Will technology lead to ANWR drilling?

Here’s a hoot. Call it thinking “outside the box,” or, more specifically, thinking outside the boundaries drawn by Congress. Maybe we can drill for oil and gas in the 1002 lands in the Arctic National Wildlife Refuge in Alaska from outside the refuge.

The technology is directional drilling, which the oil and gas industry has perfected over the past decade or so. It’s possible to stand off from an area, miles away, and send the snaking drill bit into the oil-bearing strata. The oil industry has long said it could put up a drill rig in Maryland and explore for oil and gas under the White House. This is not science fiction, but industry fact.

Sen. Lisa Murkowski (R-Alaska) has offered a bill in the Senate to allow directional drilling into the oil-rich coastal plain, with the rigs located outside the limits of the territory laid out in the Alaska National Interest Lands Conservation Act of 1980. The legislation ruled oil and gas exploration out of bounds for most of the 19-million-acre ANWR, located in northeastern Alaska close to the Canadian border, but left open the possibility drilling in a 1.5 million acre coastal area, where the evidence of large reserves of oil and gas are unmistakable. Congress could authorize exploration and development in this area, but has not for nearly 30 years.

ANWR drilling has become a shibboleth for the environmental movement in the U.S., much as has global warming. Opposition to ANWR drilling, for many greens, defines their greenness.

Now, environmental groups opposed to ANWR drilling are quaking in their hiking boots over the prospect that their arguments about drilling in the “pristine” ANWR wilderness may be overcome by technology. They have prevented the exploitation of energy resources from the 1002 lands for over 20 years.

Today, the greens may be facing the greatest challenge to drilling yet, at the hands of a Democratic administration.

Historically, Republicans have pushed for ANWR drilling, and the greenest element of the Democrats have resisted.
The Obama administration, while skeptical, says it is willing to consider the idea of directional drilling into ANWR.

In a telephone press conference this week, Interior Secretary Ken Salazar said he’s open to directional drilling from outside the boundaries into ANWR if it can be demonstrated to be environmentally sound. Salazar expressed doubts, observing, “Most of what I’ve seen up to this point is it would not be possible to do that.”

Salazar is scheduled to meet with oil industry officials soon to discuss the Obama administration’s views about the oil business. He says he’s going to reassure them that the administration is not anti-oil.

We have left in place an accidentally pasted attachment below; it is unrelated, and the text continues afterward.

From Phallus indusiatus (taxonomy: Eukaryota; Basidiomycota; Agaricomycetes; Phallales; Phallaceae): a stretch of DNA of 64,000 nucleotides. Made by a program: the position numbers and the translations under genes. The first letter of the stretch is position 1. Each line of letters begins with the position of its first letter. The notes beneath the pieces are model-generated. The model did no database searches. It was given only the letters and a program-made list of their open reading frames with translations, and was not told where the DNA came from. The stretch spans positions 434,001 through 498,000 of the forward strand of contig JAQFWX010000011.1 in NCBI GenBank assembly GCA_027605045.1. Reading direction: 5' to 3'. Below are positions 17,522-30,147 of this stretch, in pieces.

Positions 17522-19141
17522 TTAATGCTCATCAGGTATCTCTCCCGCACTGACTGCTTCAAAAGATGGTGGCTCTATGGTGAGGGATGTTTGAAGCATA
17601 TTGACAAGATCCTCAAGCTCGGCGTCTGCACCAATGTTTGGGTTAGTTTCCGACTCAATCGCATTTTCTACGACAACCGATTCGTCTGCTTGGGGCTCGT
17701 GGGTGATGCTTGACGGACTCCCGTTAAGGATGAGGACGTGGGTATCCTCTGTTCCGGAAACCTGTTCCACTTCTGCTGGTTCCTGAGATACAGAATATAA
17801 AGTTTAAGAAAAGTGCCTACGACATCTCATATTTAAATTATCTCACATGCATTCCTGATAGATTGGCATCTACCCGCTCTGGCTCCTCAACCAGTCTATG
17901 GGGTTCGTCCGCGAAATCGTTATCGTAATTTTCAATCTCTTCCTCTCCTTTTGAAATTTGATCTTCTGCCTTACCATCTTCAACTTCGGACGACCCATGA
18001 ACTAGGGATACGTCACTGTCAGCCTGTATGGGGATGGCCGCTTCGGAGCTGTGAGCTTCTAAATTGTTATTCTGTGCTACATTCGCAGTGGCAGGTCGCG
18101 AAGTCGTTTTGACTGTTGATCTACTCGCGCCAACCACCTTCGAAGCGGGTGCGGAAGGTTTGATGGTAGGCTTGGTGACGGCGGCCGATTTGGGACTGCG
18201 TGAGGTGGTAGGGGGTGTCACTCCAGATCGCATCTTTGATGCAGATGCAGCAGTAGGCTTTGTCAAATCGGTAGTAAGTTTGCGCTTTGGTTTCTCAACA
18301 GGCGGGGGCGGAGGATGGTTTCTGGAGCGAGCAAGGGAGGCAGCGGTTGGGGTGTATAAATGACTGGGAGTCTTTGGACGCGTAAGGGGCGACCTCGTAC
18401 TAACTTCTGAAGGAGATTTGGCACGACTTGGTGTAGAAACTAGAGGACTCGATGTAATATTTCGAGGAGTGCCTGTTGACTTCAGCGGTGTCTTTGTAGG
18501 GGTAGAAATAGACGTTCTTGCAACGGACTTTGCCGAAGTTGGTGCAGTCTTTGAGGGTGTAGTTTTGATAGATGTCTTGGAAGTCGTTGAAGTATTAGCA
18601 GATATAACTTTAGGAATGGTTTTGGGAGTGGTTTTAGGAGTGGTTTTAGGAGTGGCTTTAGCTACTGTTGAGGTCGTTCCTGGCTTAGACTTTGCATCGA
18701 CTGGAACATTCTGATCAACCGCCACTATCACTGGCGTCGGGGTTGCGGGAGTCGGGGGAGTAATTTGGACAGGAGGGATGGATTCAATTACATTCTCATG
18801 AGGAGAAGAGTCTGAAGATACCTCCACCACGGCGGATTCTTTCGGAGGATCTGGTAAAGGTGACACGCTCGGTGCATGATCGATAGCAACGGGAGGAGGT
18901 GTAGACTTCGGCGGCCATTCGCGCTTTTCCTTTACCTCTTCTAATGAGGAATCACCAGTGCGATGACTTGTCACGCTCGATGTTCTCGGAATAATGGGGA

The meeting will undoubtedly touch on the long-stalemated ANWR drilling issue. But, unlike earlier discussions among the industry, the White House, and Congress, there is less urgency today. Oil prices are a fifth of what they were at the peak last summer, meaning the oil industry is less frantic about tapping the ANWR coastal plains reserves, and the administration feels less pressure to cave into industry desires in the face of skyrocketing gasoline prices.

As for the environmental arguments about preserving the pristine nature of ANWR, both the industry and the White House should agree that these are bogus. I’ve been to the area, including spending time at Kaktovic, the Inupiat town on the edge of the coastal 1002 lands. There is nothing approaching wilderness in those lands.

It’s worth noting that most of the photographs we see from groups opposed to drilling in Alaska involve the photographer standing on the coastal plain, shooting south into the gorgeous Brooks Range. Nobody has proposed drilling in the Brooks Range, way out of the coastal area Congress set aside for exploration in the Alaska lands law.
The 1002 lands, by contrast, are flat and featureless, pockmarked with thousands of small, black-fly-harboring ponds. Abandoned skimobiles litter the landscape. Looking north toward Kaktovic shows the village, its airstrip, and what looks likes a 1950s dual-screen drive-in-movie theatre. That’s the remnant of a “distant early warning line” radar base from the days of the cold war. Pristine wilderness? I don’t think so.

I’ve argued for 15 years that the question about drilling in ANWR is not about energy – the reserves are significant but not game-changing – nor about the environment – there’s no evidence of significant environmental damage from oil production on the North Slope. Rather, it’s a culture war between the industry and the greens, with the victim the locals, the Eskimos who depend on revenues from oil flowing through the Trans-Alaska Pipeline System to keep them living in the modern world. If TAPS empties, they are doomed to the cold and brutish life they escaped when big oil came to Alaska.